A comparative study of efficacy of Intensive Insulin Therapy versus conventional method on mortality and morbidity of critically ill patients
Objective: Hyperglycemia is associated with increased mortality and morbidity. Current evidence has controversies about Intensive Insulin Therapy (IIT) and its effect on reducing mortality in critically ill patients. In this trial we evaluated the effect of intensive insulin therapy with a simple protocol versus traditional method on morbidity and mortality of critically ill patients who were admitted to surgical intensive care unit.
Methodology: Sixty adult patients admitted to surgical intensive care unit between Feb 2009 to Feb 2010 in Shohada Hospital, were enrolled in this study. Patients were randomly allocated to intensive insulin therapy group (with a target blood sugar of 80-120 mg/dl) and conventional group (received insulin if blood glucose was more than 200 mg/dl). Study was continued through the ICU stay of all patients.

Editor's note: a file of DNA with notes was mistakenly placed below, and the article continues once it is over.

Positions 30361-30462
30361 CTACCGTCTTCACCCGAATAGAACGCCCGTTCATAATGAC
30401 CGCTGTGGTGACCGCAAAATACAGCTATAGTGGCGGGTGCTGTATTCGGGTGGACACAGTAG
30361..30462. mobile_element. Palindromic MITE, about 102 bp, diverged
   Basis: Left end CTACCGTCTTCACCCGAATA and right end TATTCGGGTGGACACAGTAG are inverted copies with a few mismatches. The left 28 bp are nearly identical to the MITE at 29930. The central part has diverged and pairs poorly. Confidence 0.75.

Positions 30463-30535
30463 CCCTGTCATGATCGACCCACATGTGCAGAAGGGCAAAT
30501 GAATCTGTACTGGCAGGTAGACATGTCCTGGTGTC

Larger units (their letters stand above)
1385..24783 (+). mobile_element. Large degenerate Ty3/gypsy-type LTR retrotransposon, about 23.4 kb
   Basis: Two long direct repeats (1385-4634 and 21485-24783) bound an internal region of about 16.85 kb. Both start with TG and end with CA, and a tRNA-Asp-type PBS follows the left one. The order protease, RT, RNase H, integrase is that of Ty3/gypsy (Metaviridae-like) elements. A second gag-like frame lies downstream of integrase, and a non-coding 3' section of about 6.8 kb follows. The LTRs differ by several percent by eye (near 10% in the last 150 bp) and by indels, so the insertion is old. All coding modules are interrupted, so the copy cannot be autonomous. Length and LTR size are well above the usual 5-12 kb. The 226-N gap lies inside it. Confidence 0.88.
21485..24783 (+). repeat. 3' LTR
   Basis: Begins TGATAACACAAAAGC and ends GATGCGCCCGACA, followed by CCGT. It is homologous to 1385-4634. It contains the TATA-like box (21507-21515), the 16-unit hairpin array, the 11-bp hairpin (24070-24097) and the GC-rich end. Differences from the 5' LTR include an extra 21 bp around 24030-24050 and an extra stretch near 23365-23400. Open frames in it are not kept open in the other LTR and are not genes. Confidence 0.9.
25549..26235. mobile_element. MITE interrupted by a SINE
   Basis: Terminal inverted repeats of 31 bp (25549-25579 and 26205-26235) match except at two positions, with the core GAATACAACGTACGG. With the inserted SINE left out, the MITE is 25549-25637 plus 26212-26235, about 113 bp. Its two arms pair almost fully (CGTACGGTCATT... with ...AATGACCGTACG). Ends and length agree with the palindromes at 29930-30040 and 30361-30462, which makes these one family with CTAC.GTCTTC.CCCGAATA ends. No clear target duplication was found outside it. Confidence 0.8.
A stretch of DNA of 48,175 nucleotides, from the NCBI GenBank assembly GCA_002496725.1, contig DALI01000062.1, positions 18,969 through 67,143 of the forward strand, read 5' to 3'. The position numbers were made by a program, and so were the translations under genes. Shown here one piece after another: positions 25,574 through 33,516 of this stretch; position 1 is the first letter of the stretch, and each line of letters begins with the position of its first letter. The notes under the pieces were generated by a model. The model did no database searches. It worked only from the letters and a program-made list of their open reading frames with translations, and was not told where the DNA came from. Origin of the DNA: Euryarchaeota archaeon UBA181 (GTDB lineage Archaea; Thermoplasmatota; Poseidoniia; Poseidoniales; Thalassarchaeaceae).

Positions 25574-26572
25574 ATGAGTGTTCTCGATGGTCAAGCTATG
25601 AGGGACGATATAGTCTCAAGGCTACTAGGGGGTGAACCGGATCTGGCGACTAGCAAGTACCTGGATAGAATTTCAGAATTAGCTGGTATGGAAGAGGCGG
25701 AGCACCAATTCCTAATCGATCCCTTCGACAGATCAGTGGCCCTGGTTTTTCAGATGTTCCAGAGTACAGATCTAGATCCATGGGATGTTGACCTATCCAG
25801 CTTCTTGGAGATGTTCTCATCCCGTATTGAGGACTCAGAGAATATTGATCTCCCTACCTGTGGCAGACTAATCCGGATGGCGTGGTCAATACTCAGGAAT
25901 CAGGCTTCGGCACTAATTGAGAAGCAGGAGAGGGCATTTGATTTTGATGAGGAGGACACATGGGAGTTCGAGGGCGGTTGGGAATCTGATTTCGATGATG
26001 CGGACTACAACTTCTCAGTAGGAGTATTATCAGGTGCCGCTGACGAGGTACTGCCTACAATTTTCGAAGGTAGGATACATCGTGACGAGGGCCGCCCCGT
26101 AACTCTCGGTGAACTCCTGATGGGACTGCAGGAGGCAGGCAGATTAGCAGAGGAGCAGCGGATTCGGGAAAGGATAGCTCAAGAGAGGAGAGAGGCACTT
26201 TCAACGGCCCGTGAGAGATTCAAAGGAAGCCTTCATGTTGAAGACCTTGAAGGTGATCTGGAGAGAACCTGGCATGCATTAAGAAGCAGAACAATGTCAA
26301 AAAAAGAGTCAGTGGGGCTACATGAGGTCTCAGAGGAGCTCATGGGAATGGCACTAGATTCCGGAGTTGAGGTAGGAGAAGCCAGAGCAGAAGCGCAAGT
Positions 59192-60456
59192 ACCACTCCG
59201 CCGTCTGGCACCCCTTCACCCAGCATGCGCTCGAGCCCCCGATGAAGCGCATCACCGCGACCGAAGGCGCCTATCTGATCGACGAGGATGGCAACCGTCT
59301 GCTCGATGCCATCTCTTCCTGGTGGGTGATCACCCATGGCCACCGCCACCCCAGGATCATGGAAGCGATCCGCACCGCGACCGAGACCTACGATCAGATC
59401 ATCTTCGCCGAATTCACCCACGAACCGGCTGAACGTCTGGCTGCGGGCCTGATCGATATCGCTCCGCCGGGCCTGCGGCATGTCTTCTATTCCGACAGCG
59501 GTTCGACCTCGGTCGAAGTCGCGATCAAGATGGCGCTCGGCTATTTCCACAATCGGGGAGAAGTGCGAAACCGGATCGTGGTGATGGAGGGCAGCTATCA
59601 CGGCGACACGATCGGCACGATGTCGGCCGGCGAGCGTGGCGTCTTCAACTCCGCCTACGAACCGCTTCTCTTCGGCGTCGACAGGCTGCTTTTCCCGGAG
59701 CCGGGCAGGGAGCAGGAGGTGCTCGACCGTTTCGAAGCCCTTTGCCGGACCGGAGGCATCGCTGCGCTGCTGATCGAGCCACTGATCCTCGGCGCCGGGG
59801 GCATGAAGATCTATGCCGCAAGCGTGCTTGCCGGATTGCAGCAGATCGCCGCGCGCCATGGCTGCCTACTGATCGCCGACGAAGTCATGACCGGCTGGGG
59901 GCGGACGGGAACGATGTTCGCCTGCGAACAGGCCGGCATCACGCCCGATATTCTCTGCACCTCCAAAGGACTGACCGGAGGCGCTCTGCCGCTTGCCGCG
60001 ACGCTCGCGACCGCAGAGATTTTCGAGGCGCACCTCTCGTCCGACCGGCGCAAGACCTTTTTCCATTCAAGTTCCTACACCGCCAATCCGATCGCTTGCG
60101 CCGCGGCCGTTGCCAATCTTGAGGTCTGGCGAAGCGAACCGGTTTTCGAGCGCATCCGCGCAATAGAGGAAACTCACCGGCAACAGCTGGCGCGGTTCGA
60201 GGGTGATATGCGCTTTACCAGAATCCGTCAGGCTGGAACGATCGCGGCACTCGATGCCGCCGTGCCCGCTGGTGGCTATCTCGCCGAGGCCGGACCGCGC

Results: Acute Kidney Injury, Renal Replacement Therapy, Bactremia and transfusion were less in intensive insulin therapy without significant difference compared to control group. Mortality also was not significant between two groups.
Conclusion: Because of the consequences of hyperglycemia, IIT might be considered in critically ill patients, but intermediate levels may be more safe and effective and remains the best practice in Intensive Care Units. Defining ICU capability is critical for implementing tight glycemic control and future multi center studies are needed to consider the effect of IIT on mortality as an essential outcome.
- There are currently no refbacks.